Torgny Tholerus skrev:
If you define the set of all natural numbers N, then you can pull out the biggest number m from that set.  But this number m has a different "type" than the ordinary numbers.  (You see that I have some sort of "type theory" for the numbers.)  The ordinary deduction rules do not hold for numbers of this new type.  For all ordinary numbers you can draw the conclusion that the successor of the number is included in N.  But for numbers of this new type, you can not draw this conclusion.

You can say that all ordinary natural numbers are of type 0.  And the biggest natural number m, and all numbers you construct from that number, such that m+1, 2*m, m/2, and so on, are of type 1.  And you can construct a set N1 consisting of all numbers of type 1.  In this set there exists a biggest number.  You can call it m1.  But this new number is a number of type 2.

It may look like a contradiction to say that m is included in N, and to say that all numbers in N have a successor in N, and to say that m have no successor in N.  But it is not a constrdiction because the rule "all numbers in N have a successor in N" can be expanded to "all numbers of type 0 in N have a successor in N".  And because m is a number of type 1, then that rule is not applicable to m.

You can comapre this with the Russell's paradox.  This paradox says:

Construct the set R of all sets that does not contain itself.  For this set R there will be the rule: For all x, if x does not contain itself, then R contains x.

If we here substitute R for x, then we get: If R does not contain itself, then R contains R.  This is a contradiction.

The contradiction is caused by an illegal conclusion, it is illegal to substitute R for x in the "For all x"-quantifier above.

This paradox is solved by "type theory".  If you say that all ordinary sets are of type 0, then the set R will be of type 1.  And every all-quantifiers are restricted to objects of a special type.  So the rule above should read: For all x of type 0, if x does not contain itself, then R contains x.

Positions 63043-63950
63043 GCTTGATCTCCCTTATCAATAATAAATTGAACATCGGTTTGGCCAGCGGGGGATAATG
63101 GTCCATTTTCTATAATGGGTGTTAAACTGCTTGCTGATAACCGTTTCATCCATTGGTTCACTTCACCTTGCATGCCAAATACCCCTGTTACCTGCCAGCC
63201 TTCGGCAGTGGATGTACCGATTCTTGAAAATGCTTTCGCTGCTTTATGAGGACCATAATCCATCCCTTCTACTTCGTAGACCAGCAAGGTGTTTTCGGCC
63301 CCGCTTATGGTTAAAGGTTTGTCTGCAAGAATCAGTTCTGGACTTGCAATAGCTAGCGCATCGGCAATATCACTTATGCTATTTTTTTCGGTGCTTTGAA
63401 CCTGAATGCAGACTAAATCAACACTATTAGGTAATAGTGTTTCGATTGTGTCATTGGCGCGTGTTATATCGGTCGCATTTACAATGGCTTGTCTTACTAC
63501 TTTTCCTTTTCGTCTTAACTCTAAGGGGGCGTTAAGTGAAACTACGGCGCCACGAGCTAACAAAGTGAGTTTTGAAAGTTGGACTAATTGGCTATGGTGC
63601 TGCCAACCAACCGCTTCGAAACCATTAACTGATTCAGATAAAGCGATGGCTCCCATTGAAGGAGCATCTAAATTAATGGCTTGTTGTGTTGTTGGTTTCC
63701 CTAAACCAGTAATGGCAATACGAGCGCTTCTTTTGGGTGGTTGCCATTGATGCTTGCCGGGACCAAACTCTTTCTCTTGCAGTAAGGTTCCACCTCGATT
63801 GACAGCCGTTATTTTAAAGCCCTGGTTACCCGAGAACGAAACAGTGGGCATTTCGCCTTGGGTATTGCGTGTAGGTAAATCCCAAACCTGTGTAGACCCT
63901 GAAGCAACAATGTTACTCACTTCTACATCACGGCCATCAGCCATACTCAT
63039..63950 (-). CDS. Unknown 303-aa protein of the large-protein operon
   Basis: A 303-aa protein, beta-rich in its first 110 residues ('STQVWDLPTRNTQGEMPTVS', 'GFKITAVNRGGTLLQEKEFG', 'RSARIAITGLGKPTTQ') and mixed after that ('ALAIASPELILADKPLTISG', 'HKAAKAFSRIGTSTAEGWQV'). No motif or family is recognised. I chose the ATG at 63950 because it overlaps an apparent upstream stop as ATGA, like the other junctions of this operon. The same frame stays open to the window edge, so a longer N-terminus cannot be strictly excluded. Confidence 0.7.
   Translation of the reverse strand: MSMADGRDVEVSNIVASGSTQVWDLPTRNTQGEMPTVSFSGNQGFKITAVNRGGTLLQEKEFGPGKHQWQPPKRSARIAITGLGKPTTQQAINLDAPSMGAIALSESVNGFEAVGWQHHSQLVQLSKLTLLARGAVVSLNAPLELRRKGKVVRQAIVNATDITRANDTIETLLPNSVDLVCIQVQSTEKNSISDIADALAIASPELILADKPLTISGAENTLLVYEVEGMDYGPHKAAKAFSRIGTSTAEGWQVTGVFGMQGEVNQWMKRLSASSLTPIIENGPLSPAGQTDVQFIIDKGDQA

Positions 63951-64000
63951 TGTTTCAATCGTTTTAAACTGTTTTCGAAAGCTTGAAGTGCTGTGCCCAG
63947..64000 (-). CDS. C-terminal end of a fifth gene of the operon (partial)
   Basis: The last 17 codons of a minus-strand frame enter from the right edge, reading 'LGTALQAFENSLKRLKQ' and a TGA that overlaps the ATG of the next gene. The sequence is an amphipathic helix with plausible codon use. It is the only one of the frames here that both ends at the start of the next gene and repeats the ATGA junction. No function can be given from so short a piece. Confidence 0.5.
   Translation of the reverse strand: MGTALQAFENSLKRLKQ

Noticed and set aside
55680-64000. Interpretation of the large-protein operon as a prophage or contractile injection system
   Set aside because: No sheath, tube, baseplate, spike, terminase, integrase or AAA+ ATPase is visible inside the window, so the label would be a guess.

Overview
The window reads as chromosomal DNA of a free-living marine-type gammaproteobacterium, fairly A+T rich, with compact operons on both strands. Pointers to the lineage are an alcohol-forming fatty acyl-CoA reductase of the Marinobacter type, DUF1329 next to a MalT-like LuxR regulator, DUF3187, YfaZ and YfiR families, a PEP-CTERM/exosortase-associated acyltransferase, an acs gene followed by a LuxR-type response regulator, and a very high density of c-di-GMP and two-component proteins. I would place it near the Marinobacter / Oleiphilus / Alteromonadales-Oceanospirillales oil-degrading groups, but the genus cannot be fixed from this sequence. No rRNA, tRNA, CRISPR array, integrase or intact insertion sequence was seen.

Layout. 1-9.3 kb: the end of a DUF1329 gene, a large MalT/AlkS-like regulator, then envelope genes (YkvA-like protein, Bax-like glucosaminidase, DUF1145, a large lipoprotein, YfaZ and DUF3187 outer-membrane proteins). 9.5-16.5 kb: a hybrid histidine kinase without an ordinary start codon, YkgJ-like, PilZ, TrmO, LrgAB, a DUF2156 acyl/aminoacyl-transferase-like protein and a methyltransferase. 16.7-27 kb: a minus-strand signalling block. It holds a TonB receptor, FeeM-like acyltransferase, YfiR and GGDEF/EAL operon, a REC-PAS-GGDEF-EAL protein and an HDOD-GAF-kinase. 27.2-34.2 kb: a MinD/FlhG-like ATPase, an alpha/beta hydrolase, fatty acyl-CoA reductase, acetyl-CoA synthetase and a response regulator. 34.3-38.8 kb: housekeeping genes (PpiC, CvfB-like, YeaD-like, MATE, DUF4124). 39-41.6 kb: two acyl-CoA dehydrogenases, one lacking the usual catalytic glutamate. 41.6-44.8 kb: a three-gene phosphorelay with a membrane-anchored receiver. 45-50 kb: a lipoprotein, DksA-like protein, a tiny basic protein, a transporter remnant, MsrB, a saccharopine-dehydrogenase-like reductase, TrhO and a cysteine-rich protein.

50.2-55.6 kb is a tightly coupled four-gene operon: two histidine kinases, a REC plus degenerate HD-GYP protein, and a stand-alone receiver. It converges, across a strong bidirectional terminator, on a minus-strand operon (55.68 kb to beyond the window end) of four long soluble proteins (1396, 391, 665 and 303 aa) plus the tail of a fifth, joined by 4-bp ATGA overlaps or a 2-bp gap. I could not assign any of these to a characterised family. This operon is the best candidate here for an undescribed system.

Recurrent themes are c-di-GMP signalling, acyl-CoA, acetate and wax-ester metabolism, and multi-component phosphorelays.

In this case you will not get any contradiction, because you can not substitute R for x in that rule.

==========

Compare this with the case of the biggest natural number:

Construct the set N of all natural numbers.  For this set N there will be the rule: For all x, if N contains x, then N contains x+1.

Suppose that there exists a biggest natural number m in N.  If we substitute m for x, then we get: If N contains m, then N contains m+1.  This is a contradiction, because m+1 is bigger than m, so m can not be the biggest number then.

But the contradiction is caused by an illegal conclusion, it is illegal to substitute m for x in the "For all x"-quantifier above.

This paradox is solved by "type theory".  If you say that all ordinary natural numbers are of type 0, then the natural number m will be of type 1.  And every all-quantifiers are restricted to objects of a special type.  So the rule above should read: For all x of type 0, if N contains x, then N contains x+1.

In this case you will not get any contradiction, because you can not substitute m for x in that rule.

===========

Do you see the similarities in both these cases?

--
Torgny

--~--~---------~--~----~------------~-------~--~----~
You received this message because you are subscribed to the Google Groups "Everything List" group.
To post to this group, send email to [EMAIL PROTECTED]
To unsubscribe from this group, send email to [EMAIL PROTECTED]
For more options, visit this group at http://groups.google.com/group/everything-list?hl=en
-~----------~----~----~----~------~----~------~--~---

Reply via email to